Considerable investment from development partners has focused on providing web portals to store fiscal information, from both state and non-state infomediaries. There has been some initial progress in increasing transparency. However, the 2017 Open Budget Index42 from the International Budget Partnership has outlined that progress has stalled, because only certain documents are being released and data is generally provided in inaccessible forms. This means that use rates are low and non-state demand for the information, particularly in sub-Saharan Africa, is low.43
State accountability broadly involves having sufficient legislative frameworks to protect rights, backed up by a strong and independent judiciary to ensure the rule of law and reduce opportunities for corruption. While this is outside the focus area of DRM, there are connections through the need for clarity about taxation law and the opportunity of a trial should there be a dispute with the state.
Developing robust statistical systems
Data – both economic and administrative – is at the centre of designing taxation policy and ensuring effective tax administration. Required data can include information held by a revenue authority or tax policy department (such as a taxpayer database or company accounts), as well as by other ministries, departments and agencies (such as land or other asset registries, registered company databases, company shareholder lists and household surveys). However, a key challenge is that, in countries where statistical capacity is low or the economy is highly informal, databases can often be partial. This makes it difficult to standardise information, leading to tax policy being based on broad assumptions or revenue authorities requesting private information (Box 7).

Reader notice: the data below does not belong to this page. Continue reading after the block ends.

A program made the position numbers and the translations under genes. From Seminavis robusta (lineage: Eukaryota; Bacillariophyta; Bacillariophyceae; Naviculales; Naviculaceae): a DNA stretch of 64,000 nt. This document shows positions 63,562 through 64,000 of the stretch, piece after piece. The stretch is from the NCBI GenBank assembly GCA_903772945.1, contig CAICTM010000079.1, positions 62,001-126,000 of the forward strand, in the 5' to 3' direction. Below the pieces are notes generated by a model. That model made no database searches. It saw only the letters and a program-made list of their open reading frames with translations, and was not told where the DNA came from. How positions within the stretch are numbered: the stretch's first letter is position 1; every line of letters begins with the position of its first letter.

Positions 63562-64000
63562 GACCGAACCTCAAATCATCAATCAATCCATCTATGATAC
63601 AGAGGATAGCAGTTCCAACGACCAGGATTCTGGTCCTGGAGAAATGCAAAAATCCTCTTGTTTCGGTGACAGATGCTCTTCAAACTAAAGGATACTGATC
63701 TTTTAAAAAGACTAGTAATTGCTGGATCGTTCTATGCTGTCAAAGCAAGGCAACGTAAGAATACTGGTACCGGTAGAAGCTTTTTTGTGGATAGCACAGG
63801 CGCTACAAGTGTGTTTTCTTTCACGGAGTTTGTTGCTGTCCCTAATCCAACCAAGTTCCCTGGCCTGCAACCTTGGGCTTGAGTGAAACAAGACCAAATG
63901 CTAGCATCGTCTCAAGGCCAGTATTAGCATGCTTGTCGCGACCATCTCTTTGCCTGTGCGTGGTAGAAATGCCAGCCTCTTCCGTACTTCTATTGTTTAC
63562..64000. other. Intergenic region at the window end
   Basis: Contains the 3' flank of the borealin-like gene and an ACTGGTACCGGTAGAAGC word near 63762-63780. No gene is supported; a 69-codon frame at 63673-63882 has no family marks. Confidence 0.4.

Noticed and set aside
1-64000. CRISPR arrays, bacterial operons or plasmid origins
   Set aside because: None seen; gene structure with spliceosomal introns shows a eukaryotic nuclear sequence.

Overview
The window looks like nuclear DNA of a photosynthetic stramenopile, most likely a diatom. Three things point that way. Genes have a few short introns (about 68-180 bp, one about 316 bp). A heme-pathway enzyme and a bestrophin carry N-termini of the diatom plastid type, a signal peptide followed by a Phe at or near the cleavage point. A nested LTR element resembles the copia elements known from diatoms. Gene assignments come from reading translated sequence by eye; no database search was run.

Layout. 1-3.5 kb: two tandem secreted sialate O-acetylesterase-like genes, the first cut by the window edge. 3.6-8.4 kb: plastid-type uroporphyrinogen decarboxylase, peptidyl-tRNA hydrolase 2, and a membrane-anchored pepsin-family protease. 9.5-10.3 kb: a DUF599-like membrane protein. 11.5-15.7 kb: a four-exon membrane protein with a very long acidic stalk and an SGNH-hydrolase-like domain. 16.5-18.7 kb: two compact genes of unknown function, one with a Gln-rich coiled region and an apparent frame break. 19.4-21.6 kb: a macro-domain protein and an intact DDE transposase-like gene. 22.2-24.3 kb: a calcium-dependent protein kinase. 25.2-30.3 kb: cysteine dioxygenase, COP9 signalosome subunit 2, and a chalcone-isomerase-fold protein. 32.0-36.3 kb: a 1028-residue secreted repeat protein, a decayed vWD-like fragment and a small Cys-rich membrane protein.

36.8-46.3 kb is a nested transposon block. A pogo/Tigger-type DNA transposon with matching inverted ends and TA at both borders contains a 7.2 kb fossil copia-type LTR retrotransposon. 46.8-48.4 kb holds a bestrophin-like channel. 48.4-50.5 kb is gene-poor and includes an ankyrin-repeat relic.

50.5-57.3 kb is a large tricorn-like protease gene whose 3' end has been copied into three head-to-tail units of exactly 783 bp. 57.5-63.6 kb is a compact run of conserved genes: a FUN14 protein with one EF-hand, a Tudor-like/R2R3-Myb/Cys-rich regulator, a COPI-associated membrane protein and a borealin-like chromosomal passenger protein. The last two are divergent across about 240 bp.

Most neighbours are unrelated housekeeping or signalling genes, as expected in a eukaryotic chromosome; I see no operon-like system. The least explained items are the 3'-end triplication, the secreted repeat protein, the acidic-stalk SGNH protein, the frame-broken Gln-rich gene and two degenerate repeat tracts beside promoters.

Box 7: Data challenges and evolving tax policy in Ghana and Uganda
Ghana – Following the proposal of significant tax policy reforms by the Government of Ghana in 2016, the Ministry of Finance requested support from the UK Institute for Fiscal Studies to help estimate the cost of the policy changes. A major challenge was finding information on the proportion of the tax base and the rates companies faced, to understand current and future liabilities of companies for corporate income tax. The IFS is now working to digitise taxpayer data to facilitate future research.
Source: IFS, 2017. Tax policy costings: refining approaches and incorporating behaviour. Available at: https://www.ifs.org.uk/publications/12873.
Uganda – In 2015, the UK Department for International Development (DFID) provided US$15,000 to the International Centre for Tax and Development to research taxation of high-value tax payers: ‘high net worth individuals’ in Uganda. This group was hard to tax, being generally outside the formal economy. The research led to a high net worth individual unit being established in the Uganda Revenue Authority, which in its first year increased collection by US$5.5 million and improved compliance rates from 13% to 78%. The majority of tax collected was connected to property income, as other data was of insufficient quality to identify assets in other areas (e.g. company profits). Therefore, the Uganda Revenue Authority has been seeking information on all bank accounts in the country, a move that was swiftly rejected by the president as unlawful.
Sources: International Centre for Tax and Development, 2018 and Nile Post, 2018.44